Najma Minhas: China has also criticized Modi for using the word ‘expansionism’ with reference to China. This comes on top of the Indian ban on 59 Chinese Apps. Do you see these moves by India as aggravating tensions rather than reducing them?
Sardar Masood Khan: When you talk about expansionism in the region, India is the first country that comes to mind. India is practicing expansionist policies, irredentism and Lebensraum. Look at their history: they have been occupying territory upon territory such as Jammu and Kashmir, Sikkim, Hyderabad, Junagadh and Goa. China has no comparable history of colonization.
Another thing that characterizes India and its armed forces is that they do not fight armies of equal stature: they usually kill their people, unarmed people or people in occupied places. So, I don’t think it is China that is pursuing expansionism, but rather, it is India who is practicing expansionism – which has led the Chinese People’s Liberation Army to erect a barrier against it.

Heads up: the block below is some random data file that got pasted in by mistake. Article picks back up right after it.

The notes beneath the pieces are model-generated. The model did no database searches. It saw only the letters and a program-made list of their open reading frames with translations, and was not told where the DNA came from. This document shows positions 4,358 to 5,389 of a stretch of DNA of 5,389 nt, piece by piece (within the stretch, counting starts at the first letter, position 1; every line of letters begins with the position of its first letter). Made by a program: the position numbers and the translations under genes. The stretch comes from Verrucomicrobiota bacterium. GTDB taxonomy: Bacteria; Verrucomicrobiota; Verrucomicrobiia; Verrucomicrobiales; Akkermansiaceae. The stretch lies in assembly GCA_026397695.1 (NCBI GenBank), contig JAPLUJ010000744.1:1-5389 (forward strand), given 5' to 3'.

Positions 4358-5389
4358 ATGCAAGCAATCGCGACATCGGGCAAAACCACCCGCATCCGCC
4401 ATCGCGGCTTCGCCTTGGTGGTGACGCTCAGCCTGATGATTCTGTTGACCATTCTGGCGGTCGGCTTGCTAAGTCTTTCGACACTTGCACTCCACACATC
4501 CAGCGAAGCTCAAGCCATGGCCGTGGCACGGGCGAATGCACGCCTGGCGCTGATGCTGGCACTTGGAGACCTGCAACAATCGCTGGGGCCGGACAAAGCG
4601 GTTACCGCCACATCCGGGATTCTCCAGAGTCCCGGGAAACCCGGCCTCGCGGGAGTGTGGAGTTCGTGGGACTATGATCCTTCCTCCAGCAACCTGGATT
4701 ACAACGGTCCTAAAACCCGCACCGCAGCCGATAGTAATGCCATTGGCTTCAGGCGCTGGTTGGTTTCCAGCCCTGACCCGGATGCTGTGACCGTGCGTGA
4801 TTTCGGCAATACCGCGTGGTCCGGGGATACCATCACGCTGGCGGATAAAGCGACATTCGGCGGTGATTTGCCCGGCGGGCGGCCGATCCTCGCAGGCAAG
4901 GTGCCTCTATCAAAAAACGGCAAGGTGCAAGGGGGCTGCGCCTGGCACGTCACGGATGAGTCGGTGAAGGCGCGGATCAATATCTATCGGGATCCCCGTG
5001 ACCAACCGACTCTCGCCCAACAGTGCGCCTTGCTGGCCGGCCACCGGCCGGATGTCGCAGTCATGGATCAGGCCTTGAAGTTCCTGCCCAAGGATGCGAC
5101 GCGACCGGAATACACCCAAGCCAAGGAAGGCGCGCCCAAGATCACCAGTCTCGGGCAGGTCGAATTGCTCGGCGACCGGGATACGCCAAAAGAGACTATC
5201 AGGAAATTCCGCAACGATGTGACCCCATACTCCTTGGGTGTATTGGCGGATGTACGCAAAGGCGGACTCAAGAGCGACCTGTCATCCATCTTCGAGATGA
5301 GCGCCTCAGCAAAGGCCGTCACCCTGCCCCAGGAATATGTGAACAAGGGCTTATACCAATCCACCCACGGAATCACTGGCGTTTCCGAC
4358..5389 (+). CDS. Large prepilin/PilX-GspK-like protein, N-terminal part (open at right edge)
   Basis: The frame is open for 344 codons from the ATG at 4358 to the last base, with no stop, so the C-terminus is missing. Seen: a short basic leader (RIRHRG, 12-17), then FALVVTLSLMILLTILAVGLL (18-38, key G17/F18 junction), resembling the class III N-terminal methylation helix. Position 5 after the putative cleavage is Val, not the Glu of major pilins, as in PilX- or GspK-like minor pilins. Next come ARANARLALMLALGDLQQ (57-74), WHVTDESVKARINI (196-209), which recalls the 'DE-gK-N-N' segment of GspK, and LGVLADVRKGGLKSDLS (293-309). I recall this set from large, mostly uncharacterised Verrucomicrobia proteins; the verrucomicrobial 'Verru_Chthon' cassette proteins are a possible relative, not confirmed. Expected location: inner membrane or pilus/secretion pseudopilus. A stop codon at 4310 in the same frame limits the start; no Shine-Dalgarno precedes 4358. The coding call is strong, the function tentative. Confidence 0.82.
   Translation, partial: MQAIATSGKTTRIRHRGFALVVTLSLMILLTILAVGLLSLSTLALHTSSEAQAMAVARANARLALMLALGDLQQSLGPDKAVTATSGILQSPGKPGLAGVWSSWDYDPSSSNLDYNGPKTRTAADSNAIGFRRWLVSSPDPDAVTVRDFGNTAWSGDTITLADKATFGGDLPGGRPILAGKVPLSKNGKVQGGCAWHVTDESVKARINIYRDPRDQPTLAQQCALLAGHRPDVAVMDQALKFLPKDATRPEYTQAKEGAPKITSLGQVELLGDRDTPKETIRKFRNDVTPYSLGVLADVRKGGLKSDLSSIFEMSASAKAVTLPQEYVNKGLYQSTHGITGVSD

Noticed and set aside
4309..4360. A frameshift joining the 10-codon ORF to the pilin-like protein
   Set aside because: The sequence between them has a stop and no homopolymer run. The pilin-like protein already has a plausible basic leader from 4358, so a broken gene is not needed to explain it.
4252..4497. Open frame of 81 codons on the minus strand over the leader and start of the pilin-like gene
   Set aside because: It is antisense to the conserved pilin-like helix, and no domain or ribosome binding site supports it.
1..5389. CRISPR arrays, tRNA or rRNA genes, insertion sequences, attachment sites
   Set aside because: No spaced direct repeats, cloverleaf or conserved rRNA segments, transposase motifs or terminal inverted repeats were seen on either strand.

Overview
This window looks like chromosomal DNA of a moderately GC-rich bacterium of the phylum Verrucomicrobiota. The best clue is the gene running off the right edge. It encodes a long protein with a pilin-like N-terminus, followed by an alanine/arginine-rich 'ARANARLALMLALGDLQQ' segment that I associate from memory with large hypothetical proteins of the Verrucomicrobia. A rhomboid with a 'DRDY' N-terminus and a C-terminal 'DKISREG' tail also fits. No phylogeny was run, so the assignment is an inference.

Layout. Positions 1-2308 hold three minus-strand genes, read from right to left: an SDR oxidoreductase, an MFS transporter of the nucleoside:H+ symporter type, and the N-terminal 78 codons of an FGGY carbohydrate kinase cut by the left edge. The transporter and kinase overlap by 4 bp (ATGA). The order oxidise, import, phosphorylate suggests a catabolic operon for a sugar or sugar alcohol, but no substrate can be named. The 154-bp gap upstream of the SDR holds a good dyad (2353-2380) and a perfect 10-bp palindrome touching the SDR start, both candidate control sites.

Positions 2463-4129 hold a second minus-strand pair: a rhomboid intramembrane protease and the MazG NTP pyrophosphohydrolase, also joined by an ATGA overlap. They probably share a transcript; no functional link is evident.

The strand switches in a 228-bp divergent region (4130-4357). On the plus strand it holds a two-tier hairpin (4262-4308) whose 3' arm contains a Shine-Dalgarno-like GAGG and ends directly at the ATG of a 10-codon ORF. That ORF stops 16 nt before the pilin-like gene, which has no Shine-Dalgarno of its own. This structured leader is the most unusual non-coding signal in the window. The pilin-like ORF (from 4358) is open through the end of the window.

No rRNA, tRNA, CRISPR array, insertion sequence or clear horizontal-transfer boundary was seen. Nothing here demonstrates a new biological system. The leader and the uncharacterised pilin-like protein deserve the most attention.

Dr Moeed Pirzada: Mr President, you have had a long career as a diplomat. You have served Pakistan and China, and are familiar with decision-makers in China. You have also been Pakistan’s Ambassador to the United Nations – so you have seen the world from that angle. How do you look at this Indian policy of trade war and technology blockage after they banned 59 apps? If you look at Indian and American newspapers, it seems as if this is the beginning of a technology boycott against China.
Sardar Masood Khan: Of course, they have started it off, but I see this trade aggression from India as an act of self-immolation because they are hurting themselves more than they are hurting China. China has global exposure, its economy is five times that of India, and it has a transcontinental economic network.
Dr Moeed Pirzada: The argument is that China has developed its liquidity and wealth by draining the money out of US and European markets.
Sardar Masood Khan: Absolutely right. But there is a method to the madness in what India is doing right now.